Ask your processor about ways to lower your rates if you already accept cards. Tell them that you’re a 501( c) organization and show your documentation that proofs your status. In some cases, you may be asked to renew or extend your contract from its current term to 2 or 3 years. You don’t need to agree to this but it is something that you’ll want to consider.
To maximize your savings, be sure to ask for interchange-plus pricing.
Before you do a new contract, however, you might want to shop around. This is a competitive business so it’s good to see what other processors are offering.
A few merchant service providers work with nonprofits including the processors below:
All of these processors offer discounts for nonprofits.
Before you pick a payment processor you need to think through the things that you need for your non-profit.
Do you accept online donations? Make sure your merchant account provider gives you the tools to easily set up a “donate” button on your website.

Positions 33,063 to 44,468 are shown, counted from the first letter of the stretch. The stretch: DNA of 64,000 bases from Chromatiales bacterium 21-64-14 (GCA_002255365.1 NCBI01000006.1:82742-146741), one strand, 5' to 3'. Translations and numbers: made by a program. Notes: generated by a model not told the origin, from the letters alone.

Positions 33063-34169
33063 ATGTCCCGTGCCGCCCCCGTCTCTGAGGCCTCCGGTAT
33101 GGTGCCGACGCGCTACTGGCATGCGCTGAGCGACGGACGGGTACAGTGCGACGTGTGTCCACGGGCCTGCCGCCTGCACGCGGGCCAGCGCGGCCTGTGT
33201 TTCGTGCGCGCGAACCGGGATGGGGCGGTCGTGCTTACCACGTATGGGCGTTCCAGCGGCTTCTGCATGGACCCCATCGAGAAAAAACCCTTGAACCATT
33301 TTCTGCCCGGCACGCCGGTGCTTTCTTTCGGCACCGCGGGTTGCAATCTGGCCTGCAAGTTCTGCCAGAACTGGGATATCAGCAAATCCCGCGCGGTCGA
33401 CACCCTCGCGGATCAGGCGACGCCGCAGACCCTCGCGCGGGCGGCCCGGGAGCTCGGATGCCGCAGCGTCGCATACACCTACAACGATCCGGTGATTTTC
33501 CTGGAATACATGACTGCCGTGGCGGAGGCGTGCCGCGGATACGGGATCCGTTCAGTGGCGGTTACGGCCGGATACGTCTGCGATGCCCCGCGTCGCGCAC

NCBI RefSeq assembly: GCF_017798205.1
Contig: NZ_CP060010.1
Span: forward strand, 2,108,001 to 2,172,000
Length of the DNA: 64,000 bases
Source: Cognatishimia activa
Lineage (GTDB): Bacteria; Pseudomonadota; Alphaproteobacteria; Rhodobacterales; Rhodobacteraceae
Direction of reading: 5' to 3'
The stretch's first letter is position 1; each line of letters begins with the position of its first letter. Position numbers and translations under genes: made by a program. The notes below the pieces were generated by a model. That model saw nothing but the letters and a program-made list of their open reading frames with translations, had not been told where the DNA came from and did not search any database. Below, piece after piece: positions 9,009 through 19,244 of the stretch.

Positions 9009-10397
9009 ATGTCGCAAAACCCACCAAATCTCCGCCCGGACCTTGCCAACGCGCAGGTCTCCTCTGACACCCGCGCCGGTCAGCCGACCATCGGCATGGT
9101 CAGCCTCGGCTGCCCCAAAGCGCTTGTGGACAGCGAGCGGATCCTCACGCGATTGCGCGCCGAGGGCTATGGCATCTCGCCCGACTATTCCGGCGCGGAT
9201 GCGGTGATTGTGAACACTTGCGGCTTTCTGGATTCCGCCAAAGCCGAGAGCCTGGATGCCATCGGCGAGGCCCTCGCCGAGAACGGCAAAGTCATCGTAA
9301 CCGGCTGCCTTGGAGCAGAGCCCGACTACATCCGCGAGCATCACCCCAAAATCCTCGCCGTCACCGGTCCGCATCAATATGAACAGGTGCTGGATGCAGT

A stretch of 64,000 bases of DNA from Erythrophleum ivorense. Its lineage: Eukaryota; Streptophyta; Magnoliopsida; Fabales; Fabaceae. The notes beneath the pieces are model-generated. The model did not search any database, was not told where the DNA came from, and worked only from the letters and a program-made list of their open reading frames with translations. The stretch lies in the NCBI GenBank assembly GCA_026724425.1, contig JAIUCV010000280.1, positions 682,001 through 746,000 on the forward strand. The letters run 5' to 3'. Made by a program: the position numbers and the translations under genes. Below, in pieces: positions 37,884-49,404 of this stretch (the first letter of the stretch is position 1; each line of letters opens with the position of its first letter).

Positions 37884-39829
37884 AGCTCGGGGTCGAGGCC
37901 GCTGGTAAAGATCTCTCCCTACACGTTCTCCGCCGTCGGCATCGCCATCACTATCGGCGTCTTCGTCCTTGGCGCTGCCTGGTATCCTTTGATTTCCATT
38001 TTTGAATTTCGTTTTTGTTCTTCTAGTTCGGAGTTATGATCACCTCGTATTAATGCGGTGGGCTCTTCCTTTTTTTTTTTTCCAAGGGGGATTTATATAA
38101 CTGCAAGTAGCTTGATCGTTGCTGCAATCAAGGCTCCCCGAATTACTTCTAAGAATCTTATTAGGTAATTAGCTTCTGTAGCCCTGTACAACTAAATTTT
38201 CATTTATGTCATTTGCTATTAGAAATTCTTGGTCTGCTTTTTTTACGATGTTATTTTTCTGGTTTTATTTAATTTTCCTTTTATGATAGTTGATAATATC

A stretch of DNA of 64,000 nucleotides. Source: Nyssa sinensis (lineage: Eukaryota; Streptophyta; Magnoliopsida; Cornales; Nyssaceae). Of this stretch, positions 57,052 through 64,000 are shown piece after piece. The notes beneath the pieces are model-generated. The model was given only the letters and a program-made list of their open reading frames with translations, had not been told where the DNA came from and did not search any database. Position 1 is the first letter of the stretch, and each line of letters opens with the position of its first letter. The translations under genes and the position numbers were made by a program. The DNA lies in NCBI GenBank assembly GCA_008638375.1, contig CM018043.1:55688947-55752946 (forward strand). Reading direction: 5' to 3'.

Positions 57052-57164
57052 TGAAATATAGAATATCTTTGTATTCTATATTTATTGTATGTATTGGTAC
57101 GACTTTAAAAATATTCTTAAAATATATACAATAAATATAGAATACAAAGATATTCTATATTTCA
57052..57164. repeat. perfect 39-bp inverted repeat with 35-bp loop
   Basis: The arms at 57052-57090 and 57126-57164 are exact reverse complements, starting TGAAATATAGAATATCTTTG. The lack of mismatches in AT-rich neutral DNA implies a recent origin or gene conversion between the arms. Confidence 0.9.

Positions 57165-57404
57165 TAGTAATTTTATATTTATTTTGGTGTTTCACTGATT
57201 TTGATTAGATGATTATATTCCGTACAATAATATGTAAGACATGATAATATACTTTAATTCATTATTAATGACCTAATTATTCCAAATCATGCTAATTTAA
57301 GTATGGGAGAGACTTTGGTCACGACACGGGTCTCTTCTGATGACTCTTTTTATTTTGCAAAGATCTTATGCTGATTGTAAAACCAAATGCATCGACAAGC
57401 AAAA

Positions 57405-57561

Do you offer memorials and honorariums where your donors can donate in the name of someone else? If so, you need a checkout option that lets you create fields for that data.
Do you accept monthly or annual donations? If so, make sure your payment processor offers recurring billing.
Do you accept donations face to face? A virtual terminal will come free from many traditional merchant accounts. This allows you to accept payments through your computer and enable to you to accept payments over the phone. You may need a USB card swiper to plug into your computer.
Do you sell merchandise in a store or kiosk? Look for a provider that offers affordable terminals, or the ability to reprogram your existing equipment if you are already doing so. Look for a merchant account that offers a mobile payments app if your team travels a lot or a traditional register setup is too unwieldy. (Or consider using PayPal Here or Square.).